MCromer Senior Member • Posts: 1,138
Re: Using Sony professionally/limits

The 550 is as good as it gets in APS-C land. 1600 is no worries at all, and 3200 is fully usable with 6400 acceptable for a lot of uses.

I have no reason to doubt that the replacement for the 900/850 will be seriously better than Sony's current FF bodies.

John A Wake Regular Member • Posts: 379
Re: Using Sony professionally/limits

The question you have to ask yourself as a professional is, will the extra revenue generated by the time saved or more commissions justify the cost of two D3x bodies, as one alone without a back up would leave you exactly where you are now. If the answer is no then you wasted even more of your precious time writing the original post.

John

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Tomodo89 Regular Member • Posts: 135
Re: Using Sony professionally/limits

vwgn - regarding shootings gigs and events, are people actually buying large prints from you? Live music photography in particular is something that often doesn't get printed beyond A4 / 8x11 because at best its printed in a magazine, on small flyers etc. I haven't printed beyond A3 / 11x16 myself so I wouldn't know what my high ISO work looks like on a large print. Obviously weddings do mean larger print sizes sometimes.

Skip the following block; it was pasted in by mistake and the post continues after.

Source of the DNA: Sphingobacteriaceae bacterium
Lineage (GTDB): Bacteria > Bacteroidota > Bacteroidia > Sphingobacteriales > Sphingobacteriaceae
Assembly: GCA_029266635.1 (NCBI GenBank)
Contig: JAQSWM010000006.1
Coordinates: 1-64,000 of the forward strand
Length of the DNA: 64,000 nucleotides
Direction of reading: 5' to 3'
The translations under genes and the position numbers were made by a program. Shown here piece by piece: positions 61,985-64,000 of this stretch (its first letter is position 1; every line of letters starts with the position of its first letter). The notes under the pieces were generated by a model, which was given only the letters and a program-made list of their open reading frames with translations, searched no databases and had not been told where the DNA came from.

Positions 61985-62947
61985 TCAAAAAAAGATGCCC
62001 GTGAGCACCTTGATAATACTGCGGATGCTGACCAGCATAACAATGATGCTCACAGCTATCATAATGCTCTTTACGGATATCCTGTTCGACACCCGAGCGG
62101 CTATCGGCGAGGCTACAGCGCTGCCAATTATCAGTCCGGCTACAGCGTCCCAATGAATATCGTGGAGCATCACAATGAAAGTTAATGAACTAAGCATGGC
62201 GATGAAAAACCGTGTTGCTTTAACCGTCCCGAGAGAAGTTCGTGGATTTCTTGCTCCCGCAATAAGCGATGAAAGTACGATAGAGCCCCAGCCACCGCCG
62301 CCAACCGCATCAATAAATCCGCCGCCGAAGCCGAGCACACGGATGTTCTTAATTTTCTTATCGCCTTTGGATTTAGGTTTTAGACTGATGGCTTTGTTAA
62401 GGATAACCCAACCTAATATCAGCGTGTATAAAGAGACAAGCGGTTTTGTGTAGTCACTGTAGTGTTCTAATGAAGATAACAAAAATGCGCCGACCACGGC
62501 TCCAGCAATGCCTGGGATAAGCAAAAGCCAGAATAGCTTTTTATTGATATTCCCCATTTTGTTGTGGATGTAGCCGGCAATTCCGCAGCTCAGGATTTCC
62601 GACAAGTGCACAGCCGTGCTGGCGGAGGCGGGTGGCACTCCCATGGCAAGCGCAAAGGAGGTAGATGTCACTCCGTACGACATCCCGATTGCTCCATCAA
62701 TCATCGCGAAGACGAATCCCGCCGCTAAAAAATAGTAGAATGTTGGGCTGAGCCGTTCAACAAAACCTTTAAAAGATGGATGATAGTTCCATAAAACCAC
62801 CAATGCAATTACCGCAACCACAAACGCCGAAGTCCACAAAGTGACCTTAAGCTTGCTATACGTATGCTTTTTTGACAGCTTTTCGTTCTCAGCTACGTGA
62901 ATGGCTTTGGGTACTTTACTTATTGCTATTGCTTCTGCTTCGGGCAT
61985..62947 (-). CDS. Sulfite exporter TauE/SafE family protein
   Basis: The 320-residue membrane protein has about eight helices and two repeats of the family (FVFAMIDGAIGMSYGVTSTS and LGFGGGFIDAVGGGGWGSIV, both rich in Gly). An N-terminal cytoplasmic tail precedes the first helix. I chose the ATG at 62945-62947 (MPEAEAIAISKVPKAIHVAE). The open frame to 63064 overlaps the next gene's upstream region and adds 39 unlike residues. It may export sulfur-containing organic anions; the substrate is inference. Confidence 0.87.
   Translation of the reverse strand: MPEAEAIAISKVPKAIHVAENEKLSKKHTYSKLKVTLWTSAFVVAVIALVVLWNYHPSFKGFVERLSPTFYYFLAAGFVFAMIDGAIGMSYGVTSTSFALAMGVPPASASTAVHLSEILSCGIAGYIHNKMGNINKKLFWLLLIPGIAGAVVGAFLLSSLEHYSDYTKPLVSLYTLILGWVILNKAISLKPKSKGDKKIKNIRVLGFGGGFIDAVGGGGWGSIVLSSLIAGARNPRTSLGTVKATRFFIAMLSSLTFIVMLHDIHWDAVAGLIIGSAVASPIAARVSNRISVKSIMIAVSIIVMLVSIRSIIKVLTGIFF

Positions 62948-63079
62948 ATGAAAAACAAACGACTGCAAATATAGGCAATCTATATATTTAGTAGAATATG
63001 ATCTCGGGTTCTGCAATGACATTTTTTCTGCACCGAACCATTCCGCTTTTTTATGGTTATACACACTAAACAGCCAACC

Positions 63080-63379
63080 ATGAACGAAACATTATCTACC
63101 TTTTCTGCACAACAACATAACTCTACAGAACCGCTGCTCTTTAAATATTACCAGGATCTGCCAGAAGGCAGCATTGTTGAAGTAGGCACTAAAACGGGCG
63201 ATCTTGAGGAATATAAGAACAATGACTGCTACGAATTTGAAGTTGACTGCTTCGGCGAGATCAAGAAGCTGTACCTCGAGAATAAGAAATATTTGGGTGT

My Lightroom preset is simply Color Noise almost full with a small amount of Luminance. That works for me for most photos I do - i just click the preset, make a few more small adjustments and export. Maybe if i was printing large I would make finer adjusts.

I go back to what we see as photographers and what the client sees - you may look at the noise but the client may just be looking for a great photo that captured the moment they wanted. There's even some who like a bit of grain. [especially the film grain look]

An interesting article on photo.net about all the systems and their suitability for weddings: http://photo.net/wedding-photography-forum/00V98v [Sony came out as the choice for the writer]